Developmental Opportunities for Transitions in Students
A reflective summary of the ‘Connecting the DOTS Seminar’
Bookended by puberty and culturally defined adult roles, it is now established that adolescence extends from age 10 to age 24. The inner workings of the adolescent brain and how these workings develop and are expressed in behaviours and engagement with the external world have been the focus of an explosion of research inquiry. Seated in the pre-frontal cortex of the brain, cognitive abilities such as decision-making, planning, self-control, social interaction and self-awareness only develop by the mid-twenties. In addition, the brain regions governing risk-taking and reward are intensely active in adolescence, and so influence behaviour, which is also shaped by context and expectations of others.
To realise student success, higher education institutions must take into account that the majority (88% in 2017/2018) (HEA, 2018) of their students are still adolescents, and are still developing their cognitive, social, emotional and self-regulatory capacities, living and learning in a socio-cultural environment that offers less external regulation than ever before. The knowledge that many students in higher education are in developmental transition spotlights opportunities to construct academic and campus contexts that supports this transition.
Drawing on this knowledge, and expertise in occupational science/therapy, psychology and neuroscience, the ‘DOTS – Developmental Opportunities for Transitions in Students’ seminar sought to inform stakeholders of the biobehavioural transitions that influence undergraduate wellbeing and academic achievement in the current socio-cultural climate. The seminar was convened by Dr. Eithne Hunt (Occupational Science & Occupational Therapy / Graduate Attributes Programme, UCC), Dr. Samantha Dockray (Applied Psychology, UCC; Biology, Emotions and Transitions Lab) and Professor Yvonne Nolan (Anatomy & Neuroscience, UCC). Maurissa Moore, (MA AP Coaching Psychology) also presented her research on ‘Relationships in Transition: Undergraduates perceptions and expectations of the student -lecturer academic relationship’.
Sixty-four attendees gathered across academic and professional services and HEIs nationally. Presentation topics ranged from brain development in adolescence, to risks and opportunities relating to student life, and practical strategies for enhancing student success. Cross-sector participation was facilitated through panel discussion which included student voices. Opportunities for HE staff and structures to leverage the potential of developmental transitions that influence academic experiences and graduate attributes were discussed. The seminar was well received by staff across a range of disciplines, in particular, attendees commented on the range of perspectives presented, the strong evidence-base, and the applied value of the content presented, as it relates to the students’ experience in HEIs.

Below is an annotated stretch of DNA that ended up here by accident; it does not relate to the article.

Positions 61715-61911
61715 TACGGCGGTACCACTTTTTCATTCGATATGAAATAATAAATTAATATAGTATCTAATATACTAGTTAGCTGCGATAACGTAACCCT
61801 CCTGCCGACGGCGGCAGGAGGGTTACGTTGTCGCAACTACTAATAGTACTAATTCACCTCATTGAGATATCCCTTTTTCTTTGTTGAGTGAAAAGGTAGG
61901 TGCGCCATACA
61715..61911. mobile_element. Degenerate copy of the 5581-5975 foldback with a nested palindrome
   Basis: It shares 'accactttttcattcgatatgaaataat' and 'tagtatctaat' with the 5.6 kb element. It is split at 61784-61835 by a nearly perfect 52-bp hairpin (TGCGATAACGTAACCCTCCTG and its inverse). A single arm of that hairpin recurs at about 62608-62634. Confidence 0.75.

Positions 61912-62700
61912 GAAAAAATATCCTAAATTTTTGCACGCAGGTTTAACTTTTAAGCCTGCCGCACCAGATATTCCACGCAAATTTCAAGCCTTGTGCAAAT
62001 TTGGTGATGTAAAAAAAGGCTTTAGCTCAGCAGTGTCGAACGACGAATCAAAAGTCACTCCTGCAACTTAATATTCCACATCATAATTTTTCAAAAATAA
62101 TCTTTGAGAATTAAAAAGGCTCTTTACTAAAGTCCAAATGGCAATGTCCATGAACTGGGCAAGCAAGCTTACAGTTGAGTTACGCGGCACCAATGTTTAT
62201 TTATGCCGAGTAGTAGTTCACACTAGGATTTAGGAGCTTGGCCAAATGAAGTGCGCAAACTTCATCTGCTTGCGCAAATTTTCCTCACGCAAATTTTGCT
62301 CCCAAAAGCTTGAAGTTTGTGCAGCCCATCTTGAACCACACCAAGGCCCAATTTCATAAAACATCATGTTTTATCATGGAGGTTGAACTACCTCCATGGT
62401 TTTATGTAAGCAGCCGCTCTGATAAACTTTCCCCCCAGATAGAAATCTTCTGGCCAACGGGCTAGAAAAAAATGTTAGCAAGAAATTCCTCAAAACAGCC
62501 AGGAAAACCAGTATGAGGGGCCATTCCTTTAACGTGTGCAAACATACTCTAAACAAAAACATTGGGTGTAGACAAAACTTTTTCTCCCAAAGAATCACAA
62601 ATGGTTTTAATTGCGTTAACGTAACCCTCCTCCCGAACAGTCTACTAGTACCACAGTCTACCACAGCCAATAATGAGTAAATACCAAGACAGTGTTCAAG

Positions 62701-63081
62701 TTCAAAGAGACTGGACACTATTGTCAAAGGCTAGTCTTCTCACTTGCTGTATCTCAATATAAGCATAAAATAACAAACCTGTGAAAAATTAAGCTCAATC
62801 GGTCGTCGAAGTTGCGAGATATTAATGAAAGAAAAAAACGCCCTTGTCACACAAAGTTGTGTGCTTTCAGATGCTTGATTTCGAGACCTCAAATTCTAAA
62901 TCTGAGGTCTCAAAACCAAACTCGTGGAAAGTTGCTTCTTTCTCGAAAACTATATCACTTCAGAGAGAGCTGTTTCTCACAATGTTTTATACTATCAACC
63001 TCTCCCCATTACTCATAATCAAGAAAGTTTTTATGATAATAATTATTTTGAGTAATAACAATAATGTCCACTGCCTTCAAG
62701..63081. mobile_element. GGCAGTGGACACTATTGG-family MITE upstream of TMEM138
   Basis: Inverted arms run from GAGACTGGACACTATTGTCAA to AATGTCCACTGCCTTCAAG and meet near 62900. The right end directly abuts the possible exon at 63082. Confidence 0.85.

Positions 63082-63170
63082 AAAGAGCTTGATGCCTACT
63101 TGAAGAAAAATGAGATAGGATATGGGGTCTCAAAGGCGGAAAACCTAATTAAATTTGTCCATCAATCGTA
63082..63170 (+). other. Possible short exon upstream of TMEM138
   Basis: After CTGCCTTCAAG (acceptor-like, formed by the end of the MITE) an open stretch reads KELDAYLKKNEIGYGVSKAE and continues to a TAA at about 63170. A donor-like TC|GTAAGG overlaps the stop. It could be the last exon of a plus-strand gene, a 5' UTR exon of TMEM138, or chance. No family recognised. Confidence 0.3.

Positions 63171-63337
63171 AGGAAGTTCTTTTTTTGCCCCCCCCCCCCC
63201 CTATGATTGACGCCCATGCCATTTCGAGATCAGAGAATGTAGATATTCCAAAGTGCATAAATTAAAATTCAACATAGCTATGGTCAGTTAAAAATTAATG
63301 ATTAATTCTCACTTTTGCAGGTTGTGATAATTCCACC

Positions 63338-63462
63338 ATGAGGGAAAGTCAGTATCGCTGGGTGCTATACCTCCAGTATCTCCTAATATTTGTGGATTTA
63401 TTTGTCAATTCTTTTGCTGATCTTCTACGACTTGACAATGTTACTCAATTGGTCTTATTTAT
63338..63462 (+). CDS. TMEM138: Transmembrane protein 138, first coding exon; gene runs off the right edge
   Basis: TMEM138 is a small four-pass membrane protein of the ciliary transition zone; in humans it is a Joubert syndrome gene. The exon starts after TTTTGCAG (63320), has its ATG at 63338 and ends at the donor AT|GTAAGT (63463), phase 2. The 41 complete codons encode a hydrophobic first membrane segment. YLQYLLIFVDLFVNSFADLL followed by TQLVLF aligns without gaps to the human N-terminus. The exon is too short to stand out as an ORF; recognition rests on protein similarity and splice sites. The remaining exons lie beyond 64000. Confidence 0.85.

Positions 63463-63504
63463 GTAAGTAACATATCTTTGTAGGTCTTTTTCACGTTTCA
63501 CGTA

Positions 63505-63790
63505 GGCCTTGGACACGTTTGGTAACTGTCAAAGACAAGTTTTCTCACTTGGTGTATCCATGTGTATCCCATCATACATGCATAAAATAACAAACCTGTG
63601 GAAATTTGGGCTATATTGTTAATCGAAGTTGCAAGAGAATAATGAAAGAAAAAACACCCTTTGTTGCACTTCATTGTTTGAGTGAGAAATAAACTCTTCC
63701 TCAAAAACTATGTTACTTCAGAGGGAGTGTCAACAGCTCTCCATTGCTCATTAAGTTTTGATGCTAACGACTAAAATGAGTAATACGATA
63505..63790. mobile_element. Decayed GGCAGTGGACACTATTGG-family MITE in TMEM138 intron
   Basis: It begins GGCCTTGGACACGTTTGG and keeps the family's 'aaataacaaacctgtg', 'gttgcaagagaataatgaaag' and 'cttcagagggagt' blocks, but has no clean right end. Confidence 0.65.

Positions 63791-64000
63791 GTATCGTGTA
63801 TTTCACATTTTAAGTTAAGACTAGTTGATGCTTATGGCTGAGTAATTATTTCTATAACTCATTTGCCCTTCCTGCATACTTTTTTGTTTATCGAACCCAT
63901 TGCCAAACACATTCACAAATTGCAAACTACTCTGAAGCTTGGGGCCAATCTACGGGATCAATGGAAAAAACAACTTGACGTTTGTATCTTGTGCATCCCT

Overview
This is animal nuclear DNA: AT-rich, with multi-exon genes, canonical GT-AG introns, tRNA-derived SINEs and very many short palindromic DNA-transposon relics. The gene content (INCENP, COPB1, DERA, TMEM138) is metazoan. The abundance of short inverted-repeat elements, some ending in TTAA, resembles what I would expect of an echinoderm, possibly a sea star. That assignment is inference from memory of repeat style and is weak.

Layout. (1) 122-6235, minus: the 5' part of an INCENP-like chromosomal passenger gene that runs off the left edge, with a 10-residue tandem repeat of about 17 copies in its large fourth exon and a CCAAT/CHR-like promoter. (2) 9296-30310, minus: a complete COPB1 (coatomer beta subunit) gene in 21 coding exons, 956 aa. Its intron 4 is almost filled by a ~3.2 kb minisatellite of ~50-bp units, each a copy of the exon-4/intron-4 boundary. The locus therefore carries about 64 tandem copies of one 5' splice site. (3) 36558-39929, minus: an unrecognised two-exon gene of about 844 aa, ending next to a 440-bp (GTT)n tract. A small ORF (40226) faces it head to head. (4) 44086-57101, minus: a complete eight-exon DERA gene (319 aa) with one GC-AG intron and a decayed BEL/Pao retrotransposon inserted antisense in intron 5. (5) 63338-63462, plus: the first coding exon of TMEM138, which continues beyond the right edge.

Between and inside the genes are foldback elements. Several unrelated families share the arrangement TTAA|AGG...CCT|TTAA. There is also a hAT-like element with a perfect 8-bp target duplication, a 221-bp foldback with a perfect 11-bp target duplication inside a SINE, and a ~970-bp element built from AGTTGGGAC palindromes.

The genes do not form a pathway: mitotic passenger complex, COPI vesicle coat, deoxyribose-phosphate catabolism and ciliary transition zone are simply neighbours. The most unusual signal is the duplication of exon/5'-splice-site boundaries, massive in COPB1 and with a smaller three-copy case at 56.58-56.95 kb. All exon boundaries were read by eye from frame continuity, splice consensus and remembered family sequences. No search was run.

‘Well organized and relevant. Inspiring and practical.'
'More educators and students need this information.'
'Truly one of the most beneficial professional development experiences I have had and contributed to in my career.’
Highlights of the seminar can be viewed here: https://www.youtube.com/channel/UCjfNujMIsb0JUNzaenNyJog
‘The seminar was clearly structured and took a comprehensive view of
teaching and learning for emerging adults.'
'The individual talks were engaging and evidence-based with clear
questions about how to incorporate learning enhancement.’
We would like to express our thanks to all those who helped to facilitate the seminar, those who attended on the day, and in particular to the National Forum for the Enhancement of Teaching & Learning in Higher Education for their support and funding.
Building on this seminar and with support from the National Forum for Teaching & Learning Strategic Alignment of Teaching and Learning Enhancement Funding in Higher Education 2019 and 2020 , we have developed a digital badge, ‘Brainpower – Harnessing the power and potential of the adolescent brain for enhanced student learning and success’ which will be made available to academic staff and academic support staff across UCC. We are also in the process of developing ‘Your Brainpower – Harnessing the power and potential of the adolescent brain for enhanced student learning and success’, which will offer students the opportunity to learn about how changes in the brain may impact their learning and experiences, as they transition through HEIs.
For further information, please email firstname.lastname@example.org
The Connecting the DOTS Seminar described the development and changes in the brain, social and cultural environments and experiences of people in late adolescence and early adulthood, with specific reference to the university environment. The event was part of the 2021 National Forums Seminar Series, funded by the National Forum for the Enhancement of Teaching and Learning in Higher Education.
For more on this story contact:
Dr Samantha Dockray email@example.com